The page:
Discover the Roman Ancient City of Jerash, Journey Through Time 19/06/2017

Brief History of Jerash:

During the time of Alexander the Great (around 333 B.C), Jerash or Gerasa rose to fame. The city became part of the Roman province and then a Decapolis City. Because of the trades with the Nabataeans, Jerash city grew and became exceedingly wealthy over the next two centuries.

More prosperity found its way to Jerash around 106 A.D when Emperor Trajan occupied the Nabataean Kingdom. Old buildings were torn down to be replaced by more impressive structures. In 129 A, D construction started to increased when Emperor Hadrian visited. Hadrian's Arch was built at the southern end of the city for the visit of the famous Emperor.

At the start of the 3rd Century, the city of Jerash reached its peak when it was granted with the rank of Colony. However, it had been short-lived due to the destruction of Palmyra, the decease of the overland caravans and the progress of sea trade.

Christianity was the dominant religion before in the middle of the 5th century. Under the time of Emperor Justinian, seven churches were built, made out of stones looted from the early Roman shrines and temples.

With the attack of the Sasanian Empire from Persia in 614, the Muslim invasion in 636 and the disturbing earthquake in 747, Jerash declined. The city was totally abandoned until the arrival of the Circassians from Russia in 1878, after which Jerash archaeological significance was realized, and excavations began.


Jerash Opening Hours:

Winter Period: from 08:00-16:00

Apr and May: from 08:00-17:30

Summer Period: from 08:00-18:30

Ramadan: from 08:00-15:30


Distances to Jerash:

Jerash is approximately

25 km or 15 miles from Ajloun

50 km or 30 miles from Amman

100 km or 62 miles from the Dead Sea

300 km or 186 miles from Petra

360 km or 224 miles from Wadi Rum

380 km or 236 miles from Aqaba



How to go to Jerash:

Public buses at Tabarbour station frequently leave to Jerash when they are full.

You may hire a car, arrange a private taxi or book your day tour or holiday packages with Booking Jordan.


Local Guide’s in Jerash Available Languages:

  • English

  • French

  • Arabic

  • Turkish

  • German

  • Dutch

  • Spanish

  • Italian

  • Hebrew

  • Russian



What to wear & bring to Jerash:

  • Wear comfortable clothes

  • Wear comfortable walking shoes

  • Bring daypack or knapsack

  • Camera

  • Caps or Hats

  • Shawl

  • Sun protection


What to see at Jerash:

  • Hadrian’s Arch – built in the south side visitors enter Jerash through this 13m tall arch built in the honor of Emperor Hadrian.

  • Hippodrome - built between 1st and 3rd centuries AD, this ancient sports field was once with seats with a capacity of around 15,000 audiences.

  • South Gate - 200 meters north of the Hippodrome is the South Gate, believed to be constructed in 130 A.D. South Gate had been one of four entrances along the city walls.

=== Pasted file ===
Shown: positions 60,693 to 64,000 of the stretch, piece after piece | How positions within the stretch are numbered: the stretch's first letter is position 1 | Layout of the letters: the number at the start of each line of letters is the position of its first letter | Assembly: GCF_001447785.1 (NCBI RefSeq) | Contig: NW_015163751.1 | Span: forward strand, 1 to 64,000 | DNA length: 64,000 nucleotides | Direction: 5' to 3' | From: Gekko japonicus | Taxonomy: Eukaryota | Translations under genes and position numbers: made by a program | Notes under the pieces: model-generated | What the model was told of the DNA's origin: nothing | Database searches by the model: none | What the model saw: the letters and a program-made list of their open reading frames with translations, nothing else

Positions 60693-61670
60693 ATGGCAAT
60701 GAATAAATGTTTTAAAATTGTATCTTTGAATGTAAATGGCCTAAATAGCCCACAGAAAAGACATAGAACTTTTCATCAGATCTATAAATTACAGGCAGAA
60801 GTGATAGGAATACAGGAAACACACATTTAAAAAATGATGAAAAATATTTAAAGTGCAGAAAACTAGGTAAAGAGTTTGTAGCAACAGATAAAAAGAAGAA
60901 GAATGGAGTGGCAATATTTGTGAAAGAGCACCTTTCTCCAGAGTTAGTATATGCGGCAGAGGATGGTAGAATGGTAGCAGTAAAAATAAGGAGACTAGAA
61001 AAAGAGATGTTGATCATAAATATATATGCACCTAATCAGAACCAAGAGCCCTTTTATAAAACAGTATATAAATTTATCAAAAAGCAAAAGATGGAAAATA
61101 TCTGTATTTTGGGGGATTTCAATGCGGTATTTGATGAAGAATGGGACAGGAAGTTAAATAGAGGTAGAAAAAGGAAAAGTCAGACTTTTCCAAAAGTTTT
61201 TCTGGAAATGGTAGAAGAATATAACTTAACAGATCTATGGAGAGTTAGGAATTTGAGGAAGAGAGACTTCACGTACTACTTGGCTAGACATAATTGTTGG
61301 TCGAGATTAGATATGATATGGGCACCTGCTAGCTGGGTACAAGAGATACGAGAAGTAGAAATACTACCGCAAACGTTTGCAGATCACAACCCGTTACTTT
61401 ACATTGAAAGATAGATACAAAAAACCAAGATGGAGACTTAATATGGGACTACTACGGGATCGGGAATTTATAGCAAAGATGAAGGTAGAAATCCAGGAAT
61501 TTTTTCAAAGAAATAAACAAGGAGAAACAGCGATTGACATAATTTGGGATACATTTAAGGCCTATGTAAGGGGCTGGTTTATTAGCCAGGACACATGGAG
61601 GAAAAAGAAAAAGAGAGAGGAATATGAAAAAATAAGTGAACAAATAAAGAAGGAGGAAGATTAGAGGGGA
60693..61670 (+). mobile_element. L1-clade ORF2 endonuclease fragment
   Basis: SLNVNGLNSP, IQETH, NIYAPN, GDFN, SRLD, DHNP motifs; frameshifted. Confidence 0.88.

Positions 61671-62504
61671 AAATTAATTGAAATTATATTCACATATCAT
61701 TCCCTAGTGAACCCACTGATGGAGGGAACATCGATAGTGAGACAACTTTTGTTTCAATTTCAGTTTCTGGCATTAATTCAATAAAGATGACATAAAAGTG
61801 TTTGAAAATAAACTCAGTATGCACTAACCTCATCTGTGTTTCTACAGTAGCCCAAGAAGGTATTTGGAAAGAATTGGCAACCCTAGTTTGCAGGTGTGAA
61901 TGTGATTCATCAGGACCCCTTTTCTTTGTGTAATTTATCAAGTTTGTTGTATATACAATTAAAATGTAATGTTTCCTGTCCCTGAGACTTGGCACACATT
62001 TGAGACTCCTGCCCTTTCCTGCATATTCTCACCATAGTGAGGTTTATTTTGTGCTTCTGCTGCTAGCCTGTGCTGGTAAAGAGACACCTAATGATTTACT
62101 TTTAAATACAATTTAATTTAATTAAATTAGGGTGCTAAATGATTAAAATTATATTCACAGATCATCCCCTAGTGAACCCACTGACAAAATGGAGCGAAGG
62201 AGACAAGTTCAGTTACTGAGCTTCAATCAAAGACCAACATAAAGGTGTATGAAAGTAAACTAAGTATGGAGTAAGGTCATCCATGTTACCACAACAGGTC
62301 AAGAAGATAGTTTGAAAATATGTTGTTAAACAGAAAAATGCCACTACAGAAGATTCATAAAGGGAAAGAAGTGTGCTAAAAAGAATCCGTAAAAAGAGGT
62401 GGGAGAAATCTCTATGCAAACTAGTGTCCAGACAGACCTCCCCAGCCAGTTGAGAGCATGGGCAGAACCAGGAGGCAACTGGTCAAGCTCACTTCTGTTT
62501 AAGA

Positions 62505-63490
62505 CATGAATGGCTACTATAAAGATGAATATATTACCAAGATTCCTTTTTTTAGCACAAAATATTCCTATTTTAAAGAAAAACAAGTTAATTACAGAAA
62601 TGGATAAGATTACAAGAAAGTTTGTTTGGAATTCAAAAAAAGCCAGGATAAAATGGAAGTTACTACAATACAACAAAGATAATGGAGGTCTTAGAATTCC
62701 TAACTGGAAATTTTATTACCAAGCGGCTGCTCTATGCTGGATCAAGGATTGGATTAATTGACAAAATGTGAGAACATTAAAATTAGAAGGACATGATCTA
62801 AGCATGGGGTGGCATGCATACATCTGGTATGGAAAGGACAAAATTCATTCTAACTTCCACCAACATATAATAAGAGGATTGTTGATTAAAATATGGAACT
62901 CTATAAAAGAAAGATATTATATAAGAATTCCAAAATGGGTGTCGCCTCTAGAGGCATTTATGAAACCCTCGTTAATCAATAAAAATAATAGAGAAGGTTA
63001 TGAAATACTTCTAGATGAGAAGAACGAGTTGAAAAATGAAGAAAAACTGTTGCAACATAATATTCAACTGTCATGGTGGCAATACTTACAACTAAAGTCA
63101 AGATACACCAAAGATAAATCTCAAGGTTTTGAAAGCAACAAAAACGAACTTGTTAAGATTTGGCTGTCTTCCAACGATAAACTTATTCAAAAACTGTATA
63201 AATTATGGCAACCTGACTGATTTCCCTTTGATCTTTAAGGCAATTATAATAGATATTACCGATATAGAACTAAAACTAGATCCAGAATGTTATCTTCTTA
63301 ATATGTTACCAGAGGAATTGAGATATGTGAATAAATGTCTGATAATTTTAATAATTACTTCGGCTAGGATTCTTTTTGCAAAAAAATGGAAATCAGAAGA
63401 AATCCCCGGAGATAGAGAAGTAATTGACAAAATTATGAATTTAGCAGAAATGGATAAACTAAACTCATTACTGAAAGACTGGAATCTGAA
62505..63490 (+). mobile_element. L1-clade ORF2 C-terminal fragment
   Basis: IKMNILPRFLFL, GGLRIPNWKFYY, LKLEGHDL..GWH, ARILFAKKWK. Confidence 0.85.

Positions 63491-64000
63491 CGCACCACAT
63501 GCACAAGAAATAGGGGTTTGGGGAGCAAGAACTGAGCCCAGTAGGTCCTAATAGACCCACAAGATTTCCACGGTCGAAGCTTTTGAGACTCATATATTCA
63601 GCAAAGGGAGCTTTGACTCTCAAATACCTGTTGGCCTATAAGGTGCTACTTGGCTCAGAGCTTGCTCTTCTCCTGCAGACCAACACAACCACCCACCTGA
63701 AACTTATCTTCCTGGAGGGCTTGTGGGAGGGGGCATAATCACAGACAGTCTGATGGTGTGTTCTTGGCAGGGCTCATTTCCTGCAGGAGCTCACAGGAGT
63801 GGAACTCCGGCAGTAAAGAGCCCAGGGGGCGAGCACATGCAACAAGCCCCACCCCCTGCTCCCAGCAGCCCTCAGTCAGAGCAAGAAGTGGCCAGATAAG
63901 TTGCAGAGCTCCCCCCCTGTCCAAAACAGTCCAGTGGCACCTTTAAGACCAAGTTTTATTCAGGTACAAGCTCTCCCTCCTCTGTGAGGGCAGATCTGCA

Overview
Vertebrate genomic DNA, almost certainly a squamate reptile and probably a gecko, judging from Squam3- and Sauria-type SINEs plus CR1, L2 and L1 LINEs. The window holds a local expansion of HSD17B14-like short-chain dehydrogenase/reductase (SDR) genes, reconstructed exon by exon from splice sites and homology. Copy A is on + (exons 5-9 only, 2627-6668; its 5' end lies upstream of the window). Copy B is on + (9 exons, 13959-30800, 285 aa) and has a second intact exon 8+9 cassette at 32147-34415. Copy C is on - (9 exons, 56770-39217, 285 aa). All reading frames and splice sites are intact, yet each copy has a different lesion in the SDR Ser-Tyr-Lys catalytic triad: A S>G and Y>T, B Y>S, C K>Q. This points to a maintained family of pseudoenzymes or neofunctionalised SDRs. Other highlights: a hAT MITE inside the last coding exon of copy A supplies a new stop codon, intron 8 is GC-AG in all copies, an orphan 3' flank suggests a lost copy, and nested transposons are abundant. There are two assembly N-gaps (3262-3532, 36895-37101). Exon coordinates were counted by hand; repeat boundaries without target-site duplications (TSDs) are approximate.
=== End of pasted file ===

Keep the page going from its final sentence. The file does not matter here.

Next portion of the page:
• Oval Plaza - one of the most distinctive sites of Jerash, due to its shape and vast size which is 90m long and 80m at its widest point.

  • Temple of Zeus - was once with a splendid stairway, leading from the sacred courtyard.

  • Cardo Maximus – built in the 1st century, is one of the highlights of the visit to Jerash is to see this straight colonnaded street. Do not miss the chance to walk its entire length of 800m from North Gate to the Forum.

  • Archaeological Museum – exhibiting collections of artifacts found on the site such as jewelry, coins, glass, pottery etc.

  • Macellum – or agora located near the west side of Cardo Maximus is where people assembled for public meetings around the central fountain.


  • Umayyad Mosque - a modern mosque near the east end of South Decumanus.

  • South Tetrapylon – a four-pillared structure marking the crossing of the Cardo Maximus to the South Decumanus.

  • South Decumanus – was once the Roman town's main east-west axis.

  • Roman Temple of Dionysus – has been dubbed as cathedral, a 2nd century richly carved gate rebuilt in the 4th century as a Byzantine Church.

  • Shrine of the Virgin Mary – located against the east wall with a painted inscription of St Mary, Michael and Gabriel Archangel.

  • Church of Theodore – built in 496 A.D & located behind the Cathedral.

  • Three Byzantine Churches –

  1. Church of St Cosmos & St Damian dedicated to the twin brothers who were martyred in 4th century.

  2. Church of St John the Baptist from 531 A.D with damaged mosaic floor showing images of the four seasons, animals, plants and Egypt cities of Memphis and Alexandria.

  3. Church of St George built in 530 A.D.

  • Nymphaeum – built in 191 A.D, this graceful main ornamental fountain is dedicated to the water nymphs and one of the highlights of Jerash.



  • Propylaeum or monumental gateway - is built in 150 A.D as stairways to the Temple of Artemis.

  • Temple of Artemis – is originally flanked by 12 elaborately carved Corinthian pillars (11 still stand at present), this temple was built between 150 and 170 A.D, dedicated to the goddess of hunting and fertility, this temple at Jerash was, and The construction is particularly impressive.

  • Propylaeum Church – this Byzantine Church built in the 6th century.

  • North Theatre - built in 165 A.D and expanded in 235 A.D, this theatre is most likely used for government meetings. It had 14 rows of seats with 2 passageways to the front of the theatre, 5 internal arched corridors to the upper rows.

  • Western Baths – located on east side of the Cardo Maximus lies the remains of the once impressive complex of baths – hot (calidarium), warm (tepidarium) and cold (frigidarium).

  • Eastern Baths located outside the gated city on the other side of the Wadi.

  • Museum – located just above the forum, the Museum houses artifacts from the site, like mosaics, gold jewelry, glass, and coins found in a tomb near Hadrian’s Arch.


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